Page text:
We’re fast approaching our compost build – and before that the Newstead Short Story Tattoo with Joe Dolce and his pizzas (and secret special sauce) at the garden. Still time to book for the event, which is sure to be food for self/soul/brain, as well as your stomach. In fact the whole weekend looks to provide, with Christos Tsiolkas, Clementine Ford, Gary Foley, MTC Cronin, and of course our own Neil Boyack amongst the writers.
But back to compost. Today I met Rose the Queenscliffe Queen of Compost and earthworm farmer extraordinaire. Thanks to Gayle for introducing us (and also showing me her vege patch and new, updated, worm farm). How wonderful to talk worms and composts and soils with fellow gardeners.
Rose is especially passionate. She moved to Queenscliffe to care for her ailing mother from inner city, high-rise Brisbane. And stayed. Her soil and garden is a sight to behold. Given the location – salty, sandy, windy, exposed – it’s amazing to see what she’s producing in a very small backyard (and front!) beside the boat harbour. Rose was specially enthused when we arrived as she’d just taken delivery of a Robo Coup – industrial-strength food processor (read compost-creator). And the worms are very happy too.
Rose has a series of systems happening in her yard – a fantastic wormfarm (earthworms only), some compost bins, and a lasagne style open system in the front yard. She collects vege ‘scraps’ from the local fruit and veg retailers and chops them up (now faster c/- the new gadget) and layers them. Lots of them. The specifics depend upon the system, whether it be lasagne, compost bin or worm farm. Sugar cane mulch provides the carbon material, and she also applies yoghurt/milk products which supply extra microbial assistance, as well as lime and blood and bone.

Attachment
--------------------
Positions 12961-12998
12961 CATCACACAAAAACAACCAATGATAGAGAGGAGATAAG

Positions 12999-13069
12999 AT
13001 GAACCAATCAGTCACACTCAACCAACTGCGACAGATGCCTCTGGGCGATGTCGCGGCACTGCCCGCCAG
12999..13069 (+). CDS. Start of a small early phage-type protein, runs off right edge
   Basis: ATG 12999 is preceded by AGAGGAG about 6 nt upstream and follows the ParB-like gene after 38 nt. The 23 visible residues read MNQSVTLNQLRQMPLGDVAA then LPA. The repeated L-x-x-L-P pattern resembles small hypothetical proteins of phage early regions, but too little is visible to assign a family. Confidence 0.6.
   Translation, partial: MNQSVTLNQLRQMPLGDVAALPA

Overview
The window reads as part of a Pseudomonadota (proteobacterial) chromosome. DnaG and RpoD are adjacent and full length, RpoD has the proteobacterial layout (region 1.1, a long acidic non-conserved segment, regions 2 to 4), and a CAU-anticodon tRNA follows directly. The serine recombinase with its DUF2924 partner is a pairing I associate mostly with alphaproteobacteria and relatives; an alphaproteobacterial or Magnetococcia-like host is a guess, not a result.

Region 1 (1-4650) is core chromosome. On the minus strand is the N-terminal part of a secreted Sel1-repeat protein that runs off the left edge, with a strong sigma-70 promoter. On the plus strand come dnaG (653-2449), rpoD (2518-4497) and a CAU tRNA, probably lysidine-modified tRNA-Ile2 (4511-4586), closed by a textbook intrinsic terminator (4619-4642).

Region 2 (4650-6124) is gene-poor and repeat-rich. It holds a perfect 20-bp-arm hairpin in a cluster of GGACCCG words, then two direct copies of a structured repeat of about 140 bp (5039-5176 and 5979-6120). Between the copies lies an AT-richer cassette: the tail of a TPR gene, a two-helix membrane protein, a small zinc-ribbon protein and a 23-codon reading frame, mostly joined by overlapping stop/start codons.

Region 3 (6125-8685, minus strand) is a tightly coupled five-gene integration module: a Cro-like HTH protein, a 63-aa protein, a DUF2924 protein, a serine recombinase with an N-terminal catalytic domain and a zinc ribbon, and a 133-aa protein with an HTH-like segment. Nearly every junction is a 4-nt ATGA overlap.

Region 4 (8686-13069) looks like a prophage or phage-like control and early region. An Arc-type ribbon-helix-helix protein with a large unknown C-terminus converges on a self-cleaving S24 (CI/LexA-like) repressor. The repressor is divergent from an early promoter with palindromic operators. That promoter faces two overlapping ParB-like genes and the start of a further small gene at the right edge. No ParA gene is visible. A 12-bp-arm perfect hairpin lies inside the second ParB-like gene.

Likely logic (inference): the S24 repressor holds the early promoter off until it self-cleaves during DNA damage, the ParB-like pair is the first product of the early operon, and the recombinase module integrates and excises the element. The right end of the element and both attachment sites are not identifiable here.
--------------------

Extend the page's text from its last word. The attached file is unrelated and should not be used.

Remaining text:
Rose says she’s still learning and researching, but I reckon she’s onto something. Seeing the results, at different stages, and in-situ in the garden, it looks to me that she’s truly creating humus – without a hot compost method or using animal manures. And seeing this in sandy, seaside soil makes it especially impressive. It shows there’s more than one way to compost. And that patience, passion – and a multitude of earthworms – can create soil and a model for sustainability.
Thanks Gayle and Rose.
Click on the thumbnails to see the larger version or enter the slideshow.
rocket grown from rose’s good compost mix
the robo coupe – provider of worm food
hanging baskets fed with compost have not need watering yet
gayle and rose inspect the worm farm
castings on the right, food source on the left, and worms everywhere!
rose examines the depths
lots of earthworms enjoying the habitat
gayles worm bin – large and plentiful
Join us in creating some at the garden on May 17. And checkout some other gardening workshops at Mount Alexander Fruit Gardens.